Flank steak is one of the healthiest cuts of beef

According to Men's Health, flank steak is one of the best cuts of beef you can eat from a nutritional standpoint. Ounce for ounce, it packs more protein than either porterhouse or ribeye, and has fewer calories as well. If you were to chow down on a 6-ounce piece of flank steak — they say a serving size is 3 ounces, but come on, even the smallest of steakhouse offerings comes in at double that weight — it would provide you with 48 grams of protein and only 324 calories from your daily budget. 6 ounces of flank steak also has 12 grams of fat (6 saturated; 6 monounsaturated) and of course, a grand total of zero carbs.

Flank steak also provides significant amounts of important vitamins and minerals. With a 6-ounce serving, you'd get 72% of your recommended daily selenium, 60% of your niacin, 54% of your zinc, 48% of both your B6 and your B12 vitamins, and 36% of your phosphorus. The American Heart Association even offers a flank steak recipe as one of its "Heart-Check Certified" recipes, what's not to "heart" about that?

Flank steak may need to be tenderized prior to cooking

Flank steak does have somewhat of a bad reputation for being tough, but once you show it a little love and kindness (and maybe a splash of marinade), it can be quite tender. Or you can always get tough yourself, and bash it with a meat mallet a few times to teach it some manners. According to The Kitchn, if you're opting for the marinade method of tenderization, the more acidic, the better. Lemon juice, vinegar, and wine will all work, as well as more out-of-the-box (or bottle) ingredients such as yogurt, buttermilk, soda, or kiwi fruit. If you're going the mallet route, nestle your skirt steak between sheets of wax paper or plastic wrap and give it a good beatdown with any heavy object. If you don't have a mallet, cast iron skillets and rolling pins can serve a similar role.

Another method of tenderizing your steak would be to salt it heavily an hour before cooking, which will help break down the proteins. If you don't want a briny-tasting steak, you'll need to remember to rinse the salt off and pat the steak dry before cooking. You can also use a sharp knife to score a shallow diamond pattern against the grain of the flank steak. This will sever some of those longer muscle fibers and help make the meat easier to chew.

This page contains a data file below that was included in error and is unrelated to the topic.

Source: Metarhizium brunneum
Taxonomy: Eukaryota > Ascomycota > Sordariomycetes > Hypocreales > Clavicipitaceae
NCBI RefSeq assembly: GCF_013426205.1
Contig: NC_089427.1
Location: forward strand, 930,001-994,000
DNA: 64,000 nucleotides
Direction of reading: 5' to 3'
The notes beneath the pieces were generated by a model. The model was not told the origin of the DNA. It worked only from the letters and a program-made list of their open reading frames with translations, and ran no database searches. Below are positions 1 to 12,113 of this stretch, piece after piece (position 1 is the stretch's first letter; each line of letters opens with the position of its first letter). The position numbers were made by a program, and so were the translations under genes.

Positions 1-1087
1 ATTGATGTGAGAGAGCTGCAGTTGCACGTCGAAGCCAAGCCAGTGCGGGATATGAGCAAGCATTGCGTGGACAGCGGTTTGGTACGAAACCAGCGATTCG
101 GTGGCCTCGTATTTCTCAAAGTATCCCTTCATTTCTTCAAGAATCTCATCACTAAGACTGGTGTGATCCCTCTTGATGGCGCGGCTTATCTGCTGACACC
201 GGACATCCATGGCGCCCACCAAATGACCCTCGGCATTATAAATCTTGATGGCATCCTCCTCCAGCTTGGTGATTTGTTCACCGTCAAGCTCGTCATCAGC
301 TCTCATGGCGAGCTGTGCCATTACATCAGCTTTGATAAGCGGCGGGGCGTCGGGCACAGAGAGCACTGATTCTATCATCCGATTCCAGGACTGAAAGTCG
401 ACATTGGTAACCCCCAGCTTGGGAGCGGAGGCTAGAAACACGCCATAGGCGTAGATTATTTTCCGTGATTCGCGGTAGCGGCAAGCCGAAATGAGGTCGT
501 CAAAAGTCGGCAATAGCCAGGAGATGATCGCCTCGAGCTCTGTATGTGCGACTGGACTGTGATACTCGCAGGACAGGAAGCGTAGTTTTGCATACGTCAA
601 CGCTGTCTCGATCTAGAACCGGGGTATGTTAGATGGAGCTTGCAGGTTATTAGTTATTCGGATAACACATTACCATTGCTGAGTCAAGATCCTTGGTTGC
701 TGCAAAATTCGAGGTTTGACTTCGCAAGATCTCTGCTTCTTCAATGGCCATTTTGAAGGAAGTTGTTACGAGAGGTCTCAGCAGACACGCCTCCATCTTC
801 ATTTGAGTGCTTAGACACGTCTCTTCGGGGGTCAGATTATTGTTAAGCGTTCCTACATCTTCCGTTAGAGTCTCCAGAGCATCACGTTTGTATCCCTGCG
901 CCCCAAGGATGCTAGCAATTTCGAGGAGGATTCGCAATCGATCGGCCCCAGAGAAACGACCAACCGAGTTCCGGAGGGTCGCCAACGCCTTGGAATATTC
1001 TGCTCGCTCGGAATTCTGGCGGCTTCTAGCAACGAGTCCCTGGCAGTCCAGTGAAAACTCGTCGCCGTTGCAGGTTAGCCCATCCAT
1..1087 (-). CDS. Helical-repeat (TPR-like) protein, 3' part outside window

How to cook flank steak

According to Julia Collin Davison of America's Test Kitchen, "Flank steak is the boneless, skinless chicken breast of the beef world." She further explains that the meat "cooks quickly, there are no bones to fuss with, and you can use it to make everything from fajitas to stir-fries." Flank steak can be broiled in the oven or pan-seared (whole or sliced), but one of the best ways to cook this cut is by braising it. Cooking flank steak "low and slow" in your Instant Pot or Dutch oven will help to break down the meat's dense connective tissue and allow it to tenderize on its own without having to resort to mallet-based violence, per The Spruce Eats.

Some chefs consider flank steak to reach its peak of perfection when grilled. Marinating the flank steak prior to grilling is highly recommended; The Spruce Eats suggests something acidic, like pineapple or orange juice or wine. The Kansas City Steak Company adds that grilling time for flank steak should be kept to a minimum, noting that this cut is best enjoyed rare, medium-rare, or at most medium. Grilling instructions for both charcoal and gas grills involve searing the flank steak on high heat for a minute or two on each side, then reducing the heat to medium and cooking 9 to 12 minutes for medium rare, flipping the steak one minute before the halfway point. Rest your steak for 5 minutes, and enjoy.